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The Anatomy of Achievement GapsWhy and How American Education is Losing (but can still Win) the War on Underachievement$
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Jaekyung Lee

Print publication date: 2016

Print ISBN-13: 9780190217648

Published to Oxford Scholarship Online: December 2015

DOI: 10.1093/acprof:oso/9780190217648.001.0001

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Tug of War

Tug of War

Trends of Racial and Ethnic Gaps in Achievement and Environment

Chapter:
(p.129) 4 Tug of War
Source:
The Anatomy of Achievement Gaps
Author(s):

Jaekyung Lee

Publisher:
Oxford University Press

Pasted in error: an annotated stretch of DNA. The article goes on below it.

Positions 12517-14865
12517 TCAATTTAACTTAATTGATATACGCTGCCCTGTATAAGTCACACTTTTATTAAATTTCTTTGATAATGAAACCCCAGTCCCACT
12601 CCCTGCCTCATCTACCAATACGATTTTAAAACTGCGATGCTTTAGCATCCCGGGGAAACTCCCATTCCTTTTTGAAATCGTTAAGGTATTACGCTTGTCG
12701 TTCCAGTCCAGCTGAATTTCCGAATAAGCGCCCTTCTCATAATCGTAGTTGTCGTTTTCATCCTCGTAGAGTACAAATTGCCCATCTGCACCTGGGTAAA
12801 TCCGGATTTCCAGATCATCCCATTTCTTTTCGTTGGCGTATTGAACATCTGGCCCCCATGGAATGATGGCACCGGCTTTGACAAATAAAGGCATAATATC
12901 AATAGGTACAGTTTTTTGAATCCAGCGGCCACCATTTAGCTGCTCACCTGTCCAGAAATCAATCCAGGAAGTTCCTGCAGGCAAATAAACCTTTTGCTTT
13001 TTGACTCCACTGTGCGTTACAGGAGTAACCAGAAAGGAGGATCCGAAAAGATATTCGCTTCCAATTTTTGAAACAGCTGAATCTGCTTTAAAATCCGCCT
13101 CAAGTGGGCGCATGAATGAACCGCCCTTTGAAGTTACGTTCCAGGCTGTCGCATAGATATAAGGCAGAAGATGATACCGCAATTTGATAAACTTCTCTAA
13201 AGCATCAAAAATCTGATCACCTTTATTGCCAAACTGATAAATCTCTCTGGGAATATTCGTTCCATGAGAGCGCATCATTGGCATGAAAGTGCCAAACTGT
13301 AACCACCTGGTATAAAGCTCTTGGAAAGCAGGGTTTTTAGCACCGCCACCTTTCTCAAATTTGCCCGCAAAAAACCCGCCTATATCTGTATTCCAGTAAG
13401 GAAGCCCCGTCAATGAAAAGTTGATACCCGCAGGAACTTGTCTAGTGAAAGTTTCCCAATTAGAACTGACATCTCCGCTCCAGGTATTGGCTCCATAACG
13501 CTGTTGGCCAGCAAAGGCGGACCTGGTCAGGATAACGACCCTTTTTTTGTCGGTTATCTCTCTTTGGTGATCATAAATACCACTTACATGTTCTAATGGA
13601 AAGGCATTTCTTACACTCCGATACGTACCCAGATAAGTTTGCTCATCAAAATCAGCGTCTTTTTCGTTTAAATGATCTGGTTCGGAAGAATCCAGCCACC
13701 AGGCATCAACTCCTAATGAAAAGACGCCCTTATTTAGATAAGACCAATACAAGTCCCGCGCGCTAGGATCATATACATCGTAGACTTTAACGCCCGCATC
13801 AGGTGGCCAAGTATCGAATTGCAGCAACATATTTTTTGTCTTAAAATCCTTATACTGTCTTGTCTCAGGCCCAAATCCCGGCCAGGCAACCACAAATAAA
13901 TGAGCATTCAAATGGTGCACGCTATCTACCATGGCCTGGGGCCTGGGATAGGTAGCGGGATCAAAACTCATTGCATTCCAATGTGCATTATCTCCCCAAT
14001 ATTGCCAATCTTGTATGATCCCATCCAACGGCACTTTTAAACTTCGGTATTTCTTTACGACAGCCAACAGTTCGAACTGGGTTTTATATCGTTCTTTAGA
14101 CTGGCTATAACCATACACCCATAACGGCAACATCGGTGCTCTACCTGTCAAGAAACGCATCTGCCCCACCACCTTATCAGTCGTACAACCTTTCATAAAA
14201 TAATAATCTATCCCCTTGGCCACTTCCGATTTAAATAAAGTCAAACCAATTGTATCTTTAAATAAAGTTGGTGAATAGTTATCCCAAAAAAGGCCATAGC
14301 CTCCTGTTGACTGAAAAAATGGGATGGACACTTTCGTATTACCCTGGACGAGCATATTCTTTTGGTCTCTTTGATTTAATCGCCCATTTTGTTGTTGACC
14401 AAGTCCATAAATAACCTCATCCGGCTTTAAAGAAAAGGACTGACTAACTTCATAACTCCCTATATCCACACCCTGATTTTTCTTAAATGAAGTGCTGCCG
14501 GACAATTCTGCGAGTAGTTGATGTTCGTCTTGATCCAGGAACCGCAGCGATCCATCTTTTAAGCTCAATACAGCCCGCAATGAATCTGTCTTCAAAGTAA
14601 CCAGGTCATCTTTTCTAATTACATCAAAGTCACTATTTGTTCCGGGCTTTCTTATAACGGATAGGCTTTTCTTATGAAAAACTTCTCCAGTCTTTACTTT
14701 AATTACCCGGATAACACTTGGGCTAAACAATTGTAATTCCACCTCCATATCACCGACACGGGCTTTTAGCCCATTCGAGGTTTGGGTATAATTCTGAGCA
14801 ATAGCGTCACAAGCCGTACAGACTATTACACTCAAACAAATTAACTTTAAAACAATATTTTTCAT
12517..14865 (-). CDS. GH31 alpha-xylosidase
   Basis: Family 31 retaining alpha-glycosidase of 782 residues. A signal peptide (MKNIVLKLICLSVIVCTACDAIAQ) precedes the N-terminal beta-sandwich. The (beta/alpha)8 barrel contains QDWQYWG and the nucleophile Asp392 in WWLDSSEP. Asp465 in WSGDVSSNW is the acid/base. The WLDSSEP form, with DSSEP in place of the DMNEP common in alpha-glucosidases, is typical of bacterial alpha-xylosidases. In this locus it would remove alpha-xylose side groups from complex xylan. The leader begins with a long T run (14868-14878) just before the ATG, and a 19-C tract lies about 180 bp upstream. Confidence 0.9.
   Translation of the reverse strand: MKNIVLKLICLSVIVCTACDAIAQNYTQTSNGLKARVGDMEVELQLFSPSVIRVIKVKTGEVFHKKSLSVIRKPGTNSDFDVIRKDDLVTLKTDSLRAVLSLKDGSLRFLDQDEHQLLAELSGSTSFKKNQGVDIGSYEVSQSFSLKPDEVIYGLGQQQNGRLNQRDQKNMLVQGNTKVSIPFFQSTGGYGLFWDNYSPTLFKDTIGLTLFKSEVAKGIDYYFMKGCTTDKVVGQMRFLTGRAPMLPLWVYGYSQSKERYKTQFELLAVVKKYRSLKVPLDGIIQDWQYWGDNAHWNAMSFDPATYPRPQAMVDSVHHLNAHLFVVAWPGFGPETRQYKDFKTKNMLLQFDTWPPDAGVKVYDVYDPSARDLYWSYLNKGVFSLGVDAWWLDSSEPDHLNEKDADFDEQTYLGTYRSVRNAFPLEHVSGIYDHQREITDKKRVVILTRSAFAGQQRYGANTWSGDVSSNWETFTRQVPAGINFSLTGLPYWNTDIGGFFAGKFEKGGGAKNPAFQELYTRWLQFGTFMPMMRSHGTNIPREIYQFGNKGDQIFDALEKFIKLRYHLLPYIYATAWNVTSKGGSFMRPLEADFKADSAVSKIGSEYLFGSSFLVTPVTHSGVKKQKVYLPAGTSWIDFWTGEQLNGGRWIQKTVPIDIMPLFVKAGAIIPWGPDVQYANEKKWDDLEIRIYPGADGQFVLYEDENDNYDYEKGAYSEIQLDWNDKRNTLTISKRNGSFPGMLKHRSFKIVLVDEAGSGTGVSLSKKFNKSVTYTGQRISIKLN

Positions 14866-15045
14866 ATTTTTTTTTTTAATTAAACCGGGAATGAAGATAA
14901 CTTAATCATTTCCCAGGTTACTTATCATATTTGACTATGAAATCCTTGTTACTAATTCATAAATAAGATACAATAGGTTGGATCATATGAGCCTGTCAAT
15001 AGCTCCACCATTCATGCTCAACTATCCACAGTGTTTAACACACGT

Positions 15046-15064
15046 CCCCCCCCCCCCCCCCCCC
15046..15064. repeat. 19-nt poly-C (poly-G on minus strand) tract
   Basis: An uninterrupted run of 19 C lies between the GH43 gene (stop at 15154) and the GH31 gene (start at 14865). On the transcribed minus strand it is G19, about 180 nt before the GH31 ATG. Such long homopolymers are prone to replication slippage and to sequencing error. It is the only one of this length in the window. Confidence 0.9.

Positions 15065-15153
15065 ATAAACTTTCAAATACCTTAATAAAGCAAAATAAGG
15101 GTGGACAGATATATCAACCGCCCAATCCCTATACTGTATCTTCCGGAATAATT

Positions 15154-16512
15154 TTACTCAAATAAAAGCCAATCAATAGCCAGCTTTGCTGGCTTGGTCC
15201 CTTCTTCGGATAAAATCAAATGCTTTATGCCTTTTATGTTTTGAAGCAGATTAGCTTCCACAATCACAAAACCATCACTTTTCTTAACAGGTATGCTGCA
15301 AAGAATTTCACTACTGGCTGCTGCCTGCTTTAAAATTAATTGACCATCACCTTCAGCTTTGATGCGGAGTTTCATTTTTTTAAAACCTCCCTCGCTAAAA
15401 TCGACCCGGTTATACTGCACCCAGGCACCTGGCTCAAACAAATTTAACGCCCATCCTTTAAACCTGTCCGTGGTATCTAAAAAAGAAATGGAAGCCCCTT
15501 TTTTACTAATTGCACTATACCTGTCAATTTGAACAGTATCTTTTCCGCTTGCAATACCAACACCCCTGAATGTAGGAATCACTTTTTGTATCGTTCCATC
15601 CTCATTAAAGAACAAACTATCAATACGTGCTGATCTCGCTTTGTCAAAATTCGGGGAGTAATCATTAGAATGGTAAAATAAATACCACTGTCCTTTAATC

DOI:10.1093/acprof:oso/9780190217648.003.0005

This chapter addresses the questions of racial achievement gap trends in terms of equity. How have achievement gaps among racial and ethnic groups changed over the past four decades? What changes in family and school factors are related to achievement gap trends? The comparison of long-term achievement trends by race/ethnicity suggests that black–white and Hispanic–white achievement gaps have narrowed, but progress has slowed or reversed since the late 1980s. In contrast, the Asian–white gaps are relatively smaller and tend to widen in favor of Asian-American students. Although gap reductions in school and teacher resources, as well as in student course-taking, have contributed to narrowing the achievement gaps for black and Hispanic students, there remain substantial gaps in terms of advanced course-taking, teacher quality, and teacher expectations or standards for student performance. The negative trends of racial resegregation and minority students’ disengagement from schooling are also noted.

Keywords:   equity, race, achievement gap, family effects, school effects, equality, adequacy, reciprocity

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